Wednesday, March 23, 2011

What is truly important these days?

How do you answer that? Of course most of us would answer that our family, our faith, our jobs, our hobbies are just some of the things important to us. But collectively, what do we as communities, states, and even a nation truly hold dear?
I would argue that the Great Recession that we are still trying to climb out of has affected how most of us answer the question. Sure our families, our friends, and definitely our faith are all very important to us. But given the lasting effects of this prolonged and deep recession, I think most of us have and will continue to reevaluate our priorities.
Amazingly in the political arena, the voting electorate seems to have done a complete turn-around when it comes to government spending. Just two years ago, President Obama and the Democratic Party controlled the entire federal government. Fast-forward two years and the Republicans win the US House of Representatives, a large number of Governorships, and a majority of state legislators. Interestingly the same independent voters who sided with the Democrats in 2008 over economic concerns, flipped over to the Republicans in 2010.
The battle cry has largely been over rampant government spending. This backlash has been aimed at both legitimate spending like education and national defense and the frivolous pork projects sought by insensitive and self-serving politicians. This clouding of the issues or broad-brush indictment of all government activity and spending could be detrimental in the long-term.
Consider the battle occurring in Wisconsin. Who is right? The Governor and the elected majority argue they are simply doing what the voters told them to do when they elected them – reduce the size of state government and the associated spending. The public employees argue that the Governor and the elected majority are more interested in eliminating or severely negatively impacting the unions.
This same tug of war has occurred and continues to occur in many other parts of the country. The State of Georgia has every bit as big a fiscal problem as Wisconsin. Fortunately the union impact is not as large as in Wisconsin, but nonetheless all employees working for the State and most local governments have endured pay cuts, furloughs, benefit reductions, etc. Interestingly in Wisconsin and in New Jersey, the Unions would prefer the state governments lay people off than pursue other alternative cost-saving options.
But the bigger picture here is the potentially lasting effect these issues could have on future public policy. Because most of us have been adversely affected by this recession to some degree or other, we have become even more concerned regarding fiscal affairs than we were prior to the recession. Special Purpose Local Option Sales Taxes (SPLOSTs) are a good example of a typically preferred revenue generating instrument that is now under attack. And new ones will certainly be harder to pass than they were in better economic times.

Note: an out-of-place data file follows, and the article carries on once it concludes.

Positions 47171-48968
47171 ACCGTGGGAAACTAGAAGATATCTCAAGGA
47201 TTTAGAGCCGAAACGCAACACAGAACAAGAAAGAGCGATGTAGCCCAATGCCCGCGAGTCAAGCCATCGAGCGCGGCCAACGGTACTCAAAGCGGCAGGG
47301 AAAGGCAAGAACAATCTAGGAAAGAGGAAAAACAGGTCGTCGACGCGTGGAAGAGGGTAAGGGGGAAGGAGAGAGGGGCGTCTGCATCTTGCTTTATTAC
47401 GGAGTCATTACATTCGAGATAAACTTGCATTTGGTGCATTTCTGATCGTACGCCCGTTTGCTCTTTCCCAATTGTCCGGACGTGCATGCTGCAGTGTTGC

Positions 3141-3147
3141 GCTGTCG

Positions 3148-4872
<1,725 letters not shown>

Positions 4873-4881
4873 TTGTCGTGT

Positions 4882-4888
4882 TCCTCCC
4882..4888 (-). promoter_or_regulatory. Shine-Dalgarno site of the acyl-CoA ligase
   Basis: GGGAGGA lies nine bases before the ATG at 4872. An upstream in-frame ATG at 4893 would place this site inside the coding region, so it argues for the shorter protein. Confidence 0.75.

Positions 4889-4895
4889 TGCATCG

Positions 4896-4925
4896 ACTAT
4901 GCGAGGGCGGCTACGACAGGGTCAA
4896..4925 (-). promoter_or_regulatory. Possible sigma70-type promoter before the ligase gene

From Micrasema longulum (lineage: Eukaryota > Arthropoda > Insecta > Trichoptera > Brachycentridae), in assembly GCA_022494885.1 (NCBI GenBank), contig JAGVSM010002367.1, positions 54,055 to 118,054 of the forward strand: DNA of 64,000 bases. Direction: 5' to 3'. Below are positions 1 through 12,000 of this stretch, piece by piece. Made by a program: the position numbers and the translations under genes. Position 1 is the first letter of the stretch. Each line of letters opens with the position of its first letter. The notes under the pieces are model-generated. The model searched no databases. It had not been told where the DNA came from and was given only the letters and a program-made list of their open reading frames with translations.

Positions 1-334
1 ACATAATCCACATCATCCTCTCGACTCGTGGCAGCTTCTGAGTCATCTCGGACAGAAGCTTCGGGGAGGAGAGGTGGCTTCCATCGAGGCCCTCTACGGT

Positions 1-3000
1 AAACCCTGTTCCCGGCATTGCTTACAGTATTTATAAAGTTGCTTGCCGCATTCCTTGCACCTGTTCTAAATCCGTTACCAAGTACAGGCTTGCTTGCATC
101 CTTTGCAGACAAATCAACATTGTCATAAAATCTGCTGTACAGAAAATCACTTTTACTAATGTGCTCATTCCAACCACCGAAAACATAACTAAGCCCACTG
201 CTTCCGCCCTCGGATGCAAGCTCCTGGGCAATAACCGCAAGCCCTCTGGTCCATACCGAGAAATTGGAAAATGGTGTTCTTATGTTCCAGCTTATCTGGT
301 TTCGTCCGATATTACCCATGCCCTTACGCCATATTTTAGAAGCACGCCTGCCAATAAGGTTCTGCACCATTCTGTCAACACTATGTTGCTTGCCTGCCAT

Unfortunately many of our elected officials have created the environment we now find ourselves in. Given a fourteen trillion dollar debt at the national level, huge deficits in a majority of the state governments around the country, and challenging budget issues at the local level, I think most of us are in fiscal shock. While worrying daily about our own fiscal assuredness, we are bombarded with negative news concerning the budget gaps, the deficits, and the shaky financial position of government at all levels.
Where do we go from here? All of us must come to the conclusion that our country and our standard of living have been reset. Our home values have decreased and will appreciate in value much more slowly going forward. Pensions and other employer provided retirement plans are a thing of the past. Benefits like health insurance will continue to become more and more expensive and absorb a larger share of our discretionary income.
Our governments must become leaner. Our Federal government must be reduced in size and scope (and only do what it is constitutionally allowed to do). Entitlement programs like Social Security and Medicare have to be reformed in order that they remain viable. Our National Defense budget has to be on the table for discussion and reductions must be made. Foreign aid also must be trimmed. It is unfathomable to me that we provide any country foreign aid when we are borrowing money from others to do so.
It seems to me that the world we know has changed forever. We have come through another of those cataclysmic periods that truly changed the trajectory of life as we know it. The big question facing us now is – what will we do with what we know? Will we become more conservative in our lifestyle choices (homes, cars, etc.)? Will we hold our elected officials to a higher standard? Will we work harder in collaborating for the collective good?
Although it is too early to tell, I am optimistic that in the end the greatness of our nation will once again rise to the occasion. We will once again prosper and remain the envy of the world.

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